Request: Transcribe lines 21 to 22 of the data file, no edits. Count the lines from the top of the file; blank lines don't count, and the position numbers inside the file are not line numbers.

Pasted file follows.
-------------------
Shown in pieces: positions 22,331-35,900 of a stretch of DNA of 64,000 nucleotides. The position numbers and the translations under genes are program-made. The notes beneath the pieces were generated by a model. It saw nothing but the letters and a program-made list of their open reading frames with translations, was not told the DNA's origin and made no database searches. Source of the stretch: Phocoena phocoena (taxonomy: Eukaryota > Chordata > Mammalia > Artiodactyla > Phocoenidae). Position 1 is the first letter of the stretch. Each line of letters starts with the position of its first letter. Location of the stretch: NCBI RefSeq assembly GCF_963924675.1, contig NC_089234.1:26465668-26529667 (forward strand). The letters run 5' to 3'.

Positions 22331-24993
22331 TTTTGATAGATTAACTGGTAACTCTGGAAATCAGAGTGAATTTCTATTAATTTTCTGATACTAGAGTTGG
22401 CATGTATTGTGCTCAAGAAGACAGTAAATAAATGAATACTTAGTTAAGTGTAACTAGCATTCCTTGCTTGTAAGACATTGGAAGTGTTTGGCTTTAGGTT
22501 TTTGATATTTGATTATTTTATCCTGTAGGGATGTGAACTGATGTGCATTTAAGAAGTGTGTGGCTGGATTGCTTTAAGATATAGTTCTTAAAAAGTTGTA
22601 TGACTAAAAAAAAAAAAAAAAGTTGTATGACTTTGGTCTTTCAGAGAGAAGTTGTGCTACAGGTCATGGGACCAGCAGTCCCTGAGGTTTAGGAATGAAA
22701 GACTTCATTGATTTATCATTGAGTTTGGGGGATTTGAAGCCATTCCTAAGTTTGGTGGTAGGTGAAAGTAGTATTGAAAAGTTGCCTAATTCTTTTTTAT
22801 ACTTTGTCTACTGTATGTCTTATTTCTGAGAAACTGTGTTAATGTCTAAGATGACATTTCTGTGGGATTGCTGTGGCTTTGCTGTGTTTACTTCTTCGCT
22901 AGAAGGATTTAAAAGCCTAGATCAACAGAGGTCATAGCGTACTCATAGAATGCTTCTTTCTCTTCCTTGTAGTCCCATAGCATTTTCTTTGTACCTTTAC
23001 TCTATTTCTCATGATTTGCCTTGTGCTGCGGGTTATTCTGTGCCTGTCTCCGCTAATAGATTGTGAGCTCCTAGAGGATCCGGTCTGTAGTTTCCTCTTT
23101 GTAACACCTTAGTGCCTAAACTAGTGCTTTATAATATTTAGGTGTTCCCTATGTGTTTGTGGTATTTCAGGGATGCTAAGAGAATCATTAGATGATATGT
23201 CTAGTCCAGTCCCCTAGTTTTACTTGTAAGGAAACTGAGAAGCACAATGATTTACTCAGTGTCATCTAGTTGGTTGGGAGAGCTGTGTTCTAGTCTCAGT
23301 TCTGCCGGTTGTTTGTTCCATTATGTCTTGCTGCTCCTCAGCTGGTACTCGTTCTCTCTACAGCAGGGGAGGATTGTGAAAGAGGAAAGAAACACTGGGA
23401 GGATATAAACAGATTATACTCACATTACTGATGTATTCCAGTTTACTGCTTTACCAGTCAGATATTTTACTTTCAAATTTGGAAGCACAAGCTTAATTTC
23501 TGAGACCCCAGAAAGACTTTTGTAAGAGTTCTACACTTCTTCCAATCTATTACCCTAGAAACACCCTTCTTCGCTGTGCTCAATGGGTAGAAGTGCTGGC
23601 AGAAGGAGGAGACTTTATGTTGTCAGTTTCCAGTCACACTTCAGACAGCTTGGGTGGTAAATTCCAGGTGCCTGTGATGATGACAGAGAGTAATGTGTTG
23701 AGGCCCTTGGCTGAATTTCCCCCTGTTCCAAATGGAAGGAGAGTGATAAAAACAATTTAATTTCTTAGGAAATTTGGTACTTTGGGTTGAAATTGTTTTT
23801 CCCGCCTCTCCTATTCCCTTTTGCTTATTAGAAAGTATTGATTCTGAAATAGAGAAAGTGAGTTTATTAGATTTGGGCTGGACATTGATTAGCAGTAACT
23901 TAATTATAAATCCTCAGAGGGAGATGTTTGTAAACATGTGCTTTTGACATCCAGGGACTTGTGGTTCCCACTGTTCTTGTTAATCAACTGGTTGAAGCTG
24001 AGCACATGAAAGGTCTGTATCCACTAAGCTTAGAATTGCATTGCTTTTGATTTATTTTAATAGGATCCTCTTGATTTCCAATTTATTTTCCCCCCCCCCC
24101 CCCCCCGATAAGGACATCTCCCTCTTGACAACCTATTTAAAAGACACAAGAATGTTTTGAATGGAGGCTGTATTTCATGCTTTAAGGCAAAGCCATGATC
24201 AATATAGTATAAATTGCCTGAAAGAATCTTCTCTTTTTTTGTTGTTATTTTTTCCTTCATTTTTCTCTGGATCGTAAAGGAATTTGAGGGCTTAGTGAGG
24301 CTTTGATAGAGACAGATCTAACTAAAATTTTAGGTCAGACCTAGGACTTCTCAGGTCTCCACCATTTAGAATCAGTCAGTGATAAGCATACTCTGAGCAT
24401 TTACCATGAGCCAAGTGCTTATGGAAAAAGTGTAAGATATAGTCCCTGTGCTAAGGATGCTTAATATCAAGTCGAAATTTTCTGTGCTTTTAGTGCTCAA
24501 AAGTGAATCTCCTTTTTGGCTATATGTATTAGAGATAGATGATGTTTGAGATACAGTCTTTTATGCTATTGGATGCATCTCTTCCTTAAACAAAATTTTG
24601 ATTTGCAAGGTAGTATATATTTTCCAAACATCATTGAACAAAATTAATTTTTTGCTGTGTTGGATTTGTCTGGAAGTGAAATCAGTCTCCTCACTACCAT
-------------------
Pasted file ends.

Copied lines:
24101 CCCCCCGATAAGGACATCTCCCTCTTGACAACCTATTTAAAAGACACAAGAATGTTTTGAATGGAGGCTGTATTTCATGCTTTAAGGCAAAGCCATGATC
24201 AATATAGTATAAATTGCCTGAAAGAATCTTCTCTTTTTTTGTTGTTATTTTTTCCTTCATTTTTCTCTGGATCGTAAAGGAATTTGAGGGCTTAGTGAGG